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Islamic State attack on marketplace fuels anger, acrimony in Iraq

A man sat at the bombing site in Khan Beni Saad. It was one of the deadliest single attacks in Iraq in a decade.
A man sat at the bombing site in Khan Beni Saad. It was one of the deadliest single attacks in Iraq in a decade.European pressphoto agency

BAGHDAD — Anger swelled in volatile Dyala province on Saturday as the death toll from an Islamic State attack on a crowded market the day before rose to 115 people. It was one of the deadliest single attacks in the country in the past decade.

The mostly Shi’ite victims were gathered to mark the end of the Islamic holy month of Ramadan, which ended Friday for Iraqi Shi’ites and a day earlier for Iraqi Sunni Muslims.

Police said a small truck detonated in a crowded marketplace in the town of Khan Beni Saad Friday night in what quickly turned celebrations into a scene of horror, with remains scattered across the market. At least 170 people were injured in the attack, police officials said, speaking anonymously because they are not authorized to brief the media.

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Men quickly emptied boxes of tomatoes to use them for carrying the bodies of young children, witnesses said, while injured adults lay scattered around the attack scene waiting for medical assistance.

‘‘Khan Beni Saad has become a disaster area because of this huge explosion,’’ Diyala resident Sayif Ali said. ‘‘This is the first day of Eid, hundreds of people got killed, many injured, and we are still searching for more bodies.’’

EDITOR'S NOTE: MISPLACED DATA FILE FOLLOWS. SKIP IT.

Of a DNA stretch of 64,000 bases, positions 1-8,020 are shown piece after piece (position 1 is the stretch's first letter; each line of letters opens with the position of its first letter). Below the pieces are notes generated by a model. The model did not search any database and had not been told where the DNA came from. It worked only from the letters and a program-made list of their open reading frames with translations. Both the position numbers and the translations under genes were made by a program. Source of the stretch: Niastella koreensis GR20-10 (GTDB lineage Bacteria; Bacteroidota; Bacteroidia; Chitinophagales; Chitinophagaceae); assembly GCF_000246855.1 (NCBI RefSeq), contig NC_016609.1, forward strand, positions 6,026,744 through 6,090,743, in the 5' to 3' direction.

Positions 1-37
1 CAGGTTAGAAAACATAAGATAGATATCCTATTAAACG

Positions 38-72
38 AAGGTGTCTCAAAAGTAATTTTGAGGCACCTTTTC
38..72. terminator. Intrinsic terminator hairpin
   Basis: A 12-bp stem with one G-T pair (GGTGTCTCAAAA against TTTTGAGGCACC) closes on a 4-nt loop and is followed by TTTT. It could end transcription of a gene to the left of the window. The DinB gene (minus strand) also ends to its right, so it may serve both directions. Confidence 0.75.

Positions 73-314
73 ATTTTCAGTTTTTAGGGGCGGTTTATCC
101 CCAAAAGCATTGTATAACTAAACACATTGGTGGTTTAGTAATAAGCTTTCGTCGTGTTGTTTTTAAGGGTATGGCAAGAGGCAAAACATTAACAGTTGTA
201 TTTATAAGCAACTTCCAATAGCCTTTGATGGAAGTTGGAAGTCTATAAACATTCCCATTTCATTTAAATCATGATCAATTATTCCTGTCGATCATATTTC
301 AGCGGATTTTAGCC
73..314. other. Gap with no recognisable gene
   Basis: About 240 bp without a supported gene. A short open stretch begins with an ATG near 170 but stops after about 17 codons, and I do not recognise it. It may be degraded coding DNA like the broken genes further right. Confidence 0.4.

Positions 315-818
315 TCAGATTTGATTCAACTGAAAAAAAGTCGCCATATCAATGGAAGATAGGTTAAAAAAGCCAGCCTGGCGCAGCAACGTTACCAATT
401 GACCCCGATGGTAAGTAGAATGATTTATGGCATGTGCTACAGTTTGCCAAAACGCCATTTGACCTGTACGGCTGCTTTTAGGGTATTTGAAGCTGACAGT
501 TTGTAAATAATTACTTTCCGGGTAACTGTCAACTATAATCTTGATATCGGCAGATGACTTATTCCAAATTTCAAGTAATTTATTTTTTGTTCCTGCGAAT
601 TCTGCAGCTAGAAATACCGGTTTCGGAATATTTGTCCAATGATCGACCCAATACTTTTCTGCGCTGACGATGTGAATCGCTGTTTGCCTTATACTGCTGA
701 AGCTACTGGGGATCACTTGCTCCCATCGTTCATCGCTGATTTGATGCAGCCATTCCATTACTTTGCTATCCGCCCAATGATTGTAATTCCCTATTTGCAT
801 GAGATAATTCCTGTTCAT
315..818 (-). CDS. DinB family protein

The Islamic State claimed responsibility for the attack in a statement posted on Twitter accounts associated with the militant group.

Iraq’s speaker of Parliament, Salim al-Jabouri, said Saturday that the attack has struck an ‘‘ugly sectarian chord,’’ and added that government is making ‘‘attempts to regulate Daesh’s terror from destabilizing Diyala security,’’ referring to the militant group by its Arabic acronym.

Several towns in Diyala were captured by the Islamic State last year. Iraqi forces and Kurdish fighters have since retaken those areas, but clashes between the militants and security forces continue.

‘‘We went out to the market for shopping and preparations for the holiday Eid in order to receive holiday cheer,’’ said another resident, who spoke anonymously for fear of retribution. ‘‘But this joy has turned to grief and we have lost family, friends, and relatives, all because of this government’s failure to provide us with security.’’

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Security forces were out in full force across Diyala on Saturday, with dozens of new checkpoints and security protocols immediately implemented after Friday’s attack.

‘‘This horrible carnage is truly outside all boundaries of civilized behavior,’’ Jan Kubis, the special representative of the United Nations mission in Iraq, said Saturday.

The Sunni militant group has been behind several similar large-scale attacks on civilians or military checkpoints as it seeks to expand its territory. The group currently controls about a third of Iraq and Syria in a self-declared caliphate.

In August last year, at least 64 people were killed in an attack on a Sunni mosque in Diyala in what locals believed was a retaliatory attack against Diyala tribes that refused to proclaim loyalty to the Islamic State.

The United States has spent billions arming and training the Iraqi military, but it performed poorly last year when Islamic State militants swept across western and northern Iraq, routing four divisions.